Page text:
The Covid-19 fight

Wednesday / May 20 2020

Newspaper : The News

As scientists work day and night in laboratories all over the world to find a cure or a vaccine for Covid-19, exciting progress is being made both in discovering drugs that could be effective against this virus as well as in vaccine development.

Clinical trials led by the National Institute of Allergy and Infectious Diseases (NIAID) in the US showed that remdesivir, a drug developed some years ago by a US company Gilead Sciences against the ebola virus, can be beneficial for the treatment of Covid-19 patients. The clinical trial was carried out on 1063 hospitalised patients with advanced Covid-19 and showed that patients treated with remdesivir had 31 percent faster recovery times than those receiving a placebo. There was also a slight improvement in the percentage of deaths that fell from 11.6 percent to 8 percent. While M/s Ferozsons have agreed to produce this drug in Pakistan, Gilead has signed similar agreements with four companies in India to locally produce the drug there.

In efforts to find existing approved FDA drugs used against other diseases that may also have activity against the coronavirus, a process commonly known as ‘drug repurposing’, scientists at Institut Pasteur Korea have been investigating the activity of many common drugs against this coronavirus. Nafamostat showed the strongest antiviral efficacy against the Covid-19 virus among about 3,000 drugs analyzed through cell culture experiments by the Korean scientists. Initially 24 drugs were shortlisted of which nafamostat was the most effective. Nafamostat appears to be 600 times more effective than remdesivir in its antiviral activity in laboratory studies.

Korean researchers have said that “Nafamostat is an anticoagulant that removes thrombosis associated with an acute respiratory distress syndrome, and will be effective in improving symptoms such as thrombosis, the main pathology of Covid-19 pneumonia”.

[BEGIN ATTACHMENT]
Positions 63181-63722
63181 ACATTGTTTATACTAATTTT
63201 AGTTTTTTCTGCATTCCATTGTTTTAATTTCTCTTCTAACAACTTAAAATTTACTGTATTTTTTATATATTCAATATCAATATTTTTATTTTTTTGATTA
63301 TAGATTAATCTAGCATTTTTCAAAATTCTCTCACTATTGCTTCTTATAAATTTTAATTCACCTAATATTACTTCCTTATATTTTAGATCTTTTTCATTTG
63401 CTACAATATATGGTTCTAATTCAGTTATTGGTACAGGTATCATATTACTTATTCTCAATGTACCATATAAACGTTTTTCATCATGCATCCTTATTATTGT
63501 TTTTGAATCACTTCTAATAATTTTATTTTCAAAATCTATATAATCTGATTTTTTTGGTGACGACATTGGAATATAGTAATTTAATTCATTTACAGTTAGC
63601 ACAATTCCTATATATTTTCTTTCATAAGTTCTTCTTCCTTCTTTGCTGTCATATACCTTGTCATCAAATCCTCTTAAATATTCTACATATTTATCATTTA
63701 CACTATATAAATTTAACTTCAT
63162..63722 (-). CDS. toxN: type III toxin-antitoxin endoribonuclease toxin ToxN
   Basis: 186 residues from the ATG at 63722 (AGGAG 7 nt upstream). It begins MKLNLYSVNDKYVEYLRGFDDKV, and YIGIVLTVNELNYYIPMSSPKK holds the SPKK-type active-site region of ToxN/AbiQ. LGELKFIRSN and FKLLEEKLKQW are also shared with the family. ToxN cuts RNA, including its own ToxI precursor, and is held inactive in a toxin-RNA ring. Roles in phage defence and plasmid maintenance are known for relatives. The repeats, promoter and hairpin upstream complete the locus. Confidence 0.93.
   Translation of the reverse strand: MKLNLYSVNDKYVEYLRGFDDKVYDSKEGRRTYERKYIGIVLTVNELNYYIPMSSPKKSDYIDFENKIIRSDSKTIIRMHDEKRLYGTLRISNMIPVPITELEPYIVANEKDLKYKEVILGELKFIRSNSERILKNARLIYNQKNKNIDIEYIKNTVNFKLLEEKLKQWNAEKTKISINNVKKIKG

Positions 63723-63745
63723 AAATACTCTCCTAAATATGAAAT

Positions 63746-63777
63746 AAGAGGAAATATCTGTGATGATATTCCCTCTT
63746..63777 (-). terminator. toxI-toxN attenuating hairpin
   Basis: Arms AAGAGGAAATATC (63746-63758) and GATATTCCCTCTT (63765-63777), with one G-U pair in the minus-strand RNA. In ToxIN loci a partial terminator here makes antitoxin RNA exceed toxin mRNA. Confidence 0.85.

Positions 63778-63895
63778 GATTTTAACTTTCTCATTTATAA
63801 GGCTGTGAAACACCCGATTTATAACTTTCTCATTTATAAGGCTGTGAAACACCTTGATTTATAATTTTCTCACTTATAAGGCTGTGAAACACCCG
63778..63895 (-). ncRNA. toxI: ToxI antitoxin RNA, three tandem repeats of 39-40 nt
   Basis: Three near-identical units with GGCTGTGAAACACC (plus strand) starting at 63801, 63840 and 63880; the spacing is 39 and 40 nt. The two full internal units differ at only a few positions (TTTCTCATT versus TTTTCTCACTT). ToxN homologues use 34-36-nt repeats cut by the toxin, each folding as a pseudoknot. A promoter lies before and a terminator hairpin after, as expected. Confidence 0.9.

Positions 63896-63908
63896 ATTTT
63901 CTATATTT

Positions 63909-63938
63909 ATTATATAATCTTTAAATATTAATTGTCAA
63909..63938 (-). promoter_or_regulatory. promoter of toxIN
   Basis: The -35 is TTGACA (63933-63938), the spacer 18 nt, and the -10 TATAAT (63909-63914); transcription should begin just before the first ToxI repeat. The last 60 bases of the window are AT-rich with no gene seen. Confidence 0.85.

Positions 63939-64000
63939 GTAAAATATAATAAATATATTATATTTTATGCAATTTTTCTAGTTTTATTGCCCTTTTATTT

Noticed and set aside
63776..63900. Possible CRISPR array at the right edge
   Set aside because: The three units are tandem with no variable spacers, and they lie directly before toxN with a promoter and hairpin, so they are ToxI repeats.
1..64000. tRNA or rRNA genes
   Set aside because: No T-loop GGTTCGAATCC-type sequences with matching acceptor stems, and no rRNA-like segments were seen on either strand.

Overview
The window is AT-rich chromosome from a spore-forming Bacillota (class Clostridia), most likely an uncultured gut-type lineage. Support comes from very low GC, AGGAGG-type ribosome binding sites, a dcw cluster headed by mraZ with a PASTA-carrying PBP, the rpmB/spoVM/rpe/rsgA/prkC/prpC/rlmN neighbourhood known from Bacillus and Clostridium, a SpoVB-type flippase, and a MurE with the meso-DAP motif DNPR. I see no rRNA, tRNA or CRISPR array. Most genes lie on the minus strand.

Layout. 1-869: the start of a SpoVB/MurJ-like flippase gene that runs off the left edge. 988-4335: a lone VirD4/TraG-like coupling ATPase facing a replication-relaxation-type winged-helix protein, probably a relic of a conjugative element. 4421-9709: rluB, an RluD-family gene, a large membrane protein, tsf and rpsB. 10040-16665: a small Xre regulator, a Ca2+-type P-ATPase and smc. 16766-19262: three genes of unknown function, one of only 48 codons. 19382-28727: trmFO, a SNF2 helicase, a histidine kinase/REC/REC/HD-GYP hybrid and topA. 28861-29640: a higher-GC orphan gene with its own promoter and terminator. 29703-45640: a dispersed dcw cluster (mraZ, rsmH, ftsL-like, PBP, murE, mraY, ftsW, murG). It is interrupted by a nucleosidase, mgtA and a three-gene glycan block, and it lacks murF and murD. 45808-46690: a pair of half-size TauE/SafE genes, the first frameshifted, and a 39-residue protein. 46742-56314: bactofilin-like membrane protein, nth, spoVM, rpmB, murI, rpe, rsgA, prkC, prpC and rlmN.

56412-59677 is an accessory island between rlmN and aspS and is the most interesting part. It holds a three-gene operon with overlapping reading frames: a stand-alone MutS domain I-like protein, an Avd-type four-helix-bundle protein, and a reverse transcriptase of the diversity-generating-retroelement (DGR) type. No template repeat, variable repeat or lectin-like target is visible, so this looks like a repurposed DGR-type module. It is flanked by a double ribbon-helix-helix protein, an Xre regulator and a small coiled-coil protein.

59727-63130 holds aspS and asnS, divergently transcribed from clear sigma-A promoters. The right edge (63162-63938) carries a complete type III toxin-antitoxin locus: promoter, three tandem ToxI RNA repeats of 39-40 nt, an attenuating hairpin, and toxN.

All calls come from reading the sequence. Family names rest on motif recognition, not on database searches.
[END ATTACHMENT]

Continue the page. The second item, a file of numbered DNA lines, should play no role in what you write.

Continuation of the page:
“Nafamostat, which has several hundred times stronger antiviral effects at the cellular level than Remdesivir, will contribute to putting an end to the Covid-19 crisis”, claims Ryu Wang-sik, director of Institut Pasteur Korea. The claim is important because many patients die of blood clotting (thrombosis) as a result of the Covid-19 attack rather than just respiratory failure. The Korean Ministry of Food and Drug Safety (MFDS) have formally approved Institut Pateur from going ahead with their clinical trials which will involve 10 hospitals. Since the drug has already been approved in both Japan and Korea as a pancreatitis medication, researchers need not do any animal testing but go ahead with human trials.

Huge efforts are also underway by over a hundred companies worldwide for development of vaccines to protect us from this virus. This is done through injecting humans with a vaccine that boosts our immune system against the attack of Covid-19. According to the WHO, there are presently seven vaccine candidates that have been tried on humans. Normally vaccine research involves a long process spread over three phases during which the safety, side effects and ability to induce immunity are carefully assessed. This can take up to 10 years, but fast tracking the process, as has been done in this case because of the global emergency, can reduce the time period to about 12-18 months.